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“I Love Boobies” gets Twibboned

“I Love Boobies” gets Twibboned

The infamous I Love Boobies bracelets from the Keep-A-Breast Foundation are one of the great success stories in branded cause marketing. Started last year as a way to engage teens in early detection and prevention, they owe their success to the speed at which several high school principals and boards banned them. (It should be noted that a few other others were more open-minded.)

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Springville Grade 9 student Jamie Crowley: “My grandma had breast cancer. “It’s good that all these people are buying these. It’s more money towards breast cancer and more people can get cured… Most of us are mature enough to handle it. We’re not wearing them because they say ‘boobies’ on them. We’re wearing them because they’re for breast cancer.” (Via CBC)

There is really no better endorsement of a youth-oriented campaign than pissed-off authority. And it’s the gift that keeps on giving—just last week, in Kelwona BC’s School District 23, Superintendent Hugh Gloster made national Canadian news for trying to keep the bracelets out of Springvalley Middle School. I have a set of the bracelets myself, and am starting to notice them everywhere—from young cashiers at stores to Justin Bieber.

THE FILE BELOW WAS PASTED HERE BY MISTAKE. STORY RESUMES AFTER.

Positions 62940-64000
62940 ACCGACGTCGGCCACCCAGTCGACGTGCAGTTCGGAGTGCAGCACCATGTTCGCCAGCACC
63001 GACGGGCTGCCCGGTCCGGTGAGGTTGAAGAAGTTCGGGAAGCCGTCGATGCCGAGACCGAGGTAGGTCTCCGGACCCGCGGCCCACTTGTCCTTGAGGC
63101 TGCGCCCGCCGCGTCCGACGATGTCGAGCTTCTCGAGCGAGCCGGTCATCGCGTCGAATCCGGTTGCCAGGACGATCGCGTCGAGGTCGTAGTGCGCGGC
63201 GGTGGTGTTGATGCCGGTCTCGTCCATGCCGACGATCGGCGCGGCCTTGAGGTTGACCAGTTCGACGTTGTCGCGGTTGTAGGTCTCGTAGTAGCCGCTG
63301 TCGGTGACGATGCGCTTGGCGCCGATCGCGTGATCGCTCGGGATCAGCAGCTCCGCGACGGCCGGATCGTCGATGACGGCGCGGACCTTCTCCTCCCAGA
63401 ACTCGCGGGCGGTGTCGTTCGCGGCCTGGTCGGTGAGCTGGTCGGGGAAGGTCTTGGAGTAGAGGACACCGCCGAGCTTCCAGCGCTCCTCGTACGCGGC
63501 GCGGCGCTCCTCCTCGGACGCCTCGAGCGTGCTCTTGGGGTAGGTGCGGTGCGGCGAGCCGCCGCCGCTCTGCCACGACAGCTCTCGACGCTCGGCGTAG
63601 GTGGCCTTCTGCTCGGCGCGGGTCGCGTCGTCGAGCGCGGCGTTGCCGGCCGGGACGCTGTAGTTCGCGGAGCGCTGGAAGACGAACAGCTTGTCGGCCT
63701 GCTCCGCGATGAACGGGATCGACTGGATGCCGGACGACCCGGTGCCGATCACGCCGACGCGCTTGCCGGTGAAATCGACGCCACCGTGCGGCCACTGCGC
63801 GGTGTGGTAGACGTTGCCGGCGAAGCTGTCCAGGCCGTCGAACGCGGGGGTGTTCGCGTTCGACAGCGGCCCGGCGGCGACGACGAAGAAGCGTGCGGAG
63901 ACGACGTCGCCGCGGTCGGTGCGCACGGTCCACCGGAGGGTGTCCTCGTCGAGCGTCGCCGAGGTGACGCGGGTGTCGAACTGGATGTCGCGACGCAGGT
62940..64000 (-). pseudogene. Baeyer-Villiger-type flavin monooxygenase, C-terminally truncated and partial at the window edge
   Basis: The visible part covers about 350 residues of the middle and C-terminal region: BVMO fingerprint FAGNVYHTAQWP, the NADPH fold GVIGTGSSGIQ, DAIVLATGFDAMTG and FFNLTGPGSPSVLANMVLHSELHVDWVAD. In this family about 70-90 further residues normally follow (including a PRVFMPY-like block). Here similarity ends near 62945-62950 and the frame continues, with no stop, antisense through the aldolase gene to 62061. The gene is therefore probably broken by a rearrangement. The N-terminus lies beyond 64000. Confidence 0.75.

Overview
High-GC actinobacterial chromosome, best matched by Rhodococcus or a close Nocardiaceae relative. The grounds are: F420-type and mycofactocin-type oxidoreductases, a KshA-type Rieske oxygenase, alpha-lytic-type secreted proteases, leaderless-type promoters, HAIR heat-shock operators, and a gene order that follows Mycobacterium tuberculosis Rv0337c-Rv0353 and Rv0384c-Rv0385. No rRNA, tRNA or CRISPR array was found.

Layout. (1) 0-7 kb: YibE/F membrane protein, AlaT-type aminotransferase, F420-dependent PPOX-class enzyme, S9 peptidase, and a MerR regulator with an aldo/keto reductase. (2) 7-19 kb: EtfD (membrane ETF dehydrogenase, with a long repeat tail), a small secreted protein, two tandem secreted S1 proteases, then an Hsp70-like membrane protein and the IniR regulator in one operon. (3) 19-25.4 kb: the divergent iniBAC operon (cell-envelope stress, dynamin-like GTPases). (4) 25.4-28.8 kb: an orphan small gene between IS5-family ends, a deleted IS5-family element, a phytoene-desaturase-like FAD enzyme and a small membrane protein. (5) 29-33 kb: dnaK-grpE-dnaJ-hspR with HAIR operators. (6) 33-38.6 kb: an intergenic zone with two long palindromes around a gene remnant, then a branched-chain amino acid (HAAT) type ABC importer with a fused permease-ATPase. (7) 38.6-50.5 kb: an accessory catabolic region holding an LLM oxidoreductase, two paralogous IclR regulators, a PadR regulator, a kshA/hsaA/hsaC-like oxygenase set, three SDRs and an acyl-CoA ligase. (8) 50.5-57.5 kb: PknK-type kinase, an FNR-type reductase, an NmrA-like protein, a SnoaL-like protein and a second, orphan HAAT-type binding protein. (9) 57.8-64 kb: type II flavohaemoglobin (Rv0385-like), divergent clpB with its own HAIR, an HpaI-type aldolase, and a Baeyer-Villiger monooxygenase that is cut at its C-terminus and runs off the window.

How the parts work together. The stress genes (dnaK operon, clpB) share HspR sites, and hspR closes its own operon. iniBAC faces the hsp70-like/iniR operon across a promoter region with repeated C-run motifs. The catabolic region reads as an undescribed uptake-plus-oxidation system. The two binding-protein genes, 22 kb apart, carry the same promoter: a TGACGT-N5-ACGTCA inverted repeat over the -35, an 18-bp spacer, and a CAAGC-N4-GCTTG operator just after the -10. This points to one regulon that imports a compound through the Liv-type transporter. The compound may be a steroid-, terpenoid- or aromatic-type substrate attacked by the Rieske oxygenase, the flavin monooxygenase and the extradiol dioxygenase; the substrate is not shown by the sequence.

Now Keep-A-Breast is giving students a place to wear their bracelets where The Man can’t get them, on their social media profiles. If any cause was asking to be Twibboned, it was this one.

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Some might consider the campaign silly, or even offensive. But I think it has lessons to teach us all about understanding youth activism. For every boy who wears the bracelet to get attention, there might be another kid who genuinely wants to feel involved in a cause that has touched them personally. They will be the ones who get involved in the prevention movement through KAB events,  and will hopefully inspire their friends as well.

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And that’s why I’m with them.

Advertiser:
Keep-A-Breast Foundation
Source:
Facebook

I am Creative Director at Acart Communications, a Canadian Social Issues Marketing agency. Read more